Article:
There is no content to display.
Cracked teeth are a relatively common dental problem. In most circumstances, they’re not considered dental emergencies. But, a severely cracked tooth can be painful and debilitating, affecting eating, drinking, or speaking ability. This may indicate that you should see an emergency dentist, to determine if any serious damage has been caused. So, what are the cracked tooth symptoms that might constitute a dental emergency? Let’s take a look.
How do cracked teeth occur?
Several factors can cause cracked teeth—trauma or accident to the face, biting down too hard, tooth decay, and even grinding your teeth at night (bruxism). Dental emergencies are not always obvious—and a cracked tooth may fall into this category because there may be no pain or discomfort. However, in the case of a severely cracked tooth, you will likely exhibit some common symptoms.
Common Cracked Tooth Symptoms
Signs and symptoms of a cracked tooth are as follows.
Although it sounds obvious, it is not always easy to identify a cracked tooth. Just because you cannot see a crack does not mean it doesn’t exist. In the back of the mouth, it is not always easy to see the back of the teeth, but quite often, you may be able to feel a crack with your tongue or finger.
Use a mirror or take a photo to determine how large the crack is so you can judge whether to see an emergency dentist or whether you can hold on for a regular appointment. Your course of action may well be determined by whether you have any other symptoms.
A cracked tooth can sometimes cause an aching or throbbing sensation. This is because the crack may have exposed the dental pulp—the soft centre of the tooth where the nerve resides. This can become irritated by food, drink, and temperature, triggering pain.
If you have a throbbing or aching pain that progressively worsens, you should contact your dentist at the earliest opportunity. Prolonged or progressive tooth discomfort is a dental emergency that needs dealing with sooner rather than later.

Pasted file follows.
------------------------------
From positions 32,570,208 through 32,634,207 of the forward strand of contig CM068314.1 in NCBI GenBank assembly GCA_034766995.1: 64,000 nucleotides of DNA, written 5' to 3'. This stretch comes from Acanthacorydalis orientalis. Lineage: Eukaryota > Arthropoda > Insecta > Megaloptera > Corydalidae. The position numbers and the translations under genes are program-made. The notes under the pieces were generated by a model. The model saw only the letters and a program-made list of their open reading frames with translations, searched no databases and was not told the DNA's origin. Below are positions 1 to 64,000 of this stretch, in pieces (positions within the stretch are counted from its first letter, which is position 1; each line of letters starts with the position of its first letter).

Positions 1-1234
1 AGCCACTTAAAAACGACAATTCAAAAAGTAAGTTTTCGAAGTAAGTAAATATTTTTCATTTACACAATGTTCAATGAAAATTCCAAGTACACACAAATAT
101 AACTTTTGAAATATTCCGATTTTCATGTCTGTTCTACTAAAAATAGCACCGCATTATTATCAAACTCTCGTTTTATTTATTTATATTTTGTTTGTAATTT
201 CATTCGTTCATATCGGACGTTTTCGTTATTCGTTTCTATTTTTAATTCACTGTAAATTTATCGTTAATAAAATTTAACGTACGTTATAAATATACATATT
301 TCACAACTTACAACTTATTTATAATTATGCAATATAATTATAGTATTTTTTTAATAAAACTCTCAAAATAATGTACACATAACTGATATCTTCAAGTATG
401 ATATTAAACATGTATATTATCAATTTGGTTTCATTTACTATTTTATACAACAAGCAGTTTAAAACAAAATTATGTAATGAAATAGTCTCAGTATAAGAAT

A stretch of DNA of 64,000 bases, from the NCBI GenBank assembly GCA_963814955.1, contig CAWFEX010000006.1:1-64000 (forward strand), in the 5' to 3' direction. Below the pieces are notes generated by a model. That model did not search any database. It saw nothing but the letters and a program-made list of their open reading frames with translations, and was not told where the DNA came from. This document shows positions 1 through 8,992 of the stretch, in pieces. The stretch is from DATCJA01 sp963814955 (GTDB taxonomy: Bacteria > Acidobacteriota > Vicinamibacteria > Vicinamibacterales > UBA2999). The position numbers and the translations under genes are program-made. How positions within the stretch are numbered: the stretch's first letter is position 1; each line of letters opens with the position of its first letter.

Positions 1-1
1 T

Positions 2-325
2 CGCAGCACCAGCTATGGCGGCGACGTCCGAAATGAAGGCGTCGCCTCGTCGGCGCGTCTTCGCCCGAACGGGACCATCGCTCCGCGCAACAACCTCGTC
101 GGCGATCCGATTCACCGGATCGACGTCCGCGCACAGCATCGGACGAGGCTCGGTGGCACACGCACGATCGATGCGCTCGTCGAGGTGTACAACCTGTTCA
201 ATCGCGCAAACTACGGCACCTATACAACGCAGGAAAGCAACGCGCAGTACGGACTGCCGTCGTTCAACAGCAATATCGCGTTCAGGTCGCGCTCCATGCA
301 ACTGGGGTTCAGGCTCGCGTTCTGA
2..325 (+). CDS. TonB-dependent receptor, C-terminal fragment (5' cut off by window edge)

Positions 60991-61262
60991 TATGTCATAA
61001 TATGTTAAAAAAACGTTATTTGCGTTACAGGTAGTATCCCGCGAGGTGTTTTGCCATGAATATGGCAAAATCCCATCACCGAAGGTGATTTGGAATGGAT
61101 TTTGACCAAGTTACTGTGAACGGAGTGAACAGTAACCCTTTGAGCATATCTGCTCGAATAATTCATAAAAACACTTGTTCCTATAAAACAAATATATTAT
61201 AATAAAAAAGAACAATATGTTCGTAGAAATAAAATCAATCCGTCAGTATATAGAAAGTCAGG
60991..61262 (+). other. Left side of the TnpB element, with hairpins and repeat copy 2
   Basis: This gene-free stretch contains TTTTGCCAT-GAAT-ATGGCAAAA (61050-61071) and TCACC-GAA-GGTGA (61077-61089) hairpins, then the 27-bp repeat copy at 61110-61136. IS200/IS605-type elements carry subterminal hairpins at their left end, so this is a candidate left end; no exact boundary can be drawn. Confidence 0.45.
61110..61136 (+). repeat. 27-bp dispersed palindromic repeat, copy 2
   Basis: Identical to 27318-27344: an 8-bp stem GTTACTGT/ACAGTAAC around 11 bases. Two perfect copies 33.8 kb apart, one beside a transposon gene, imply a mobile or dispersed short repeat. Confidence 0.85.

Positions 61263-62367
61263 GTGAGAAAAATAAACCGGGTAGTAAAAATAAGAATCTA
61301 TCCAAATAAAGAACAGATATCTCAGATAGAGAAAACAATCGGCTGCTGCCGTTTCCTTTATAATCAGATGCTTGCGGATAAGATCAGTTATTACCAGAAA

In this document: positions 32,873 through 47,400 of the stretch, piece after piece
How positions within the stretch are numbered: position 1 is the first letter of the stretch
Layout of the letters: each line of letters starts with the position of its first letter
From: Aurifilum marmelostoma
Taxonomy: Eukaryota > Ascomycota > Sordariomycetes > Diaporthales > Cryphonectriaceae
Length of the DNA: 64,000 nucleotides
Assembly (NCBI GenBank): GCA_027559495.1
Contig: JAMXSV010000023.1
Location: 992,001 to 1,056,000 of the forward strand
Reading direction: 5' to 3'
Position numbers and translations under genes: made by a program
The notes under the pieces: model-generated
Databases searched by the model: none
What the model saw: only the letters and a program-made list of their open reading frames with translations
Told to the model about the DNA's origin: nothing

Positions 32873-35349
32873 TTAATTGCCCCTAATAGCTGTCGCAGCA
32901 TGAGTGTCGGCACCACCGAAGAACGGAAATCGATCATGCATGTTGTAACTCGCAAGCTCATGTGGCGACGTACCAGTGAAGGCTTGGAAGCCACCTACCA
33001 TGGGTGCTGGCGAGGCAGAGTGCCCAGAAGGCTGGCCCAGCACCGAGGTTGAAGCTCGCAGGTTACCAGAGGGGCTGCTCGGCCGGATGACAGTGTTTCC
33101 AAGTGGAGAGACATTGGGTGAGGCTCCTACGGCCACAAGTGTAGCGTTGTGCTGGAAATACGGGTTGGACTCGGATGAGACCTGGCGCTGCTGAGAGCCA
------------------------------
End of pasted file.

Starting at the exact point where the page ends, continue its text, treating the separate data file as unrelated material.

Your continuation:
Pain when biting
Pain while biting could be a symptom of a cracked tooth. Any pressure placed on a cracked tooth may cause the crack to worsen. More open cracks can expose the pulp tissue inside the tooth containing the nerve.
Erratic pain when chewing may also indicate pressure being released when biting. An emergency dentist could be the best option to alleviate your pain and fix your tooth.
Increased sensitivity to hot and cold temperatures
Many people have sensitive teeth, so these signs are not usually dental emergencies. However, if sudden sensitivity develops, it may be one of many emergency cracked tooth symptoms. This is because a crack may expose the tooth root where the nerves are primarily located. If your sensitivity is particularly severe, you should see an emergency dentist soonest.
Cracked teeth can cause other complications, such as gum swelling. This is typically a sign of an infection that should be treated as a dental emergency because if not treated, the infection can spread to other parts of the body, in addition to putting the tooth at risk of falling out.
It’s sometimes hard to judge what dental emergencies are but if you suddenly develop any unexplained symptoms that are painful and debilitating, be sure to contact a dentist as soon as you can.
The Bottom Line
Cracked teeth symptoms may be a dental emergency. To know for sure, Get in touch with our friendly team by calling us on (02) 9000 1138 who can advise you on what to do next.
WebMD: Dental Health and Teeth Grinding (Bruxism)
Mayo Clinic: Tooth Abscess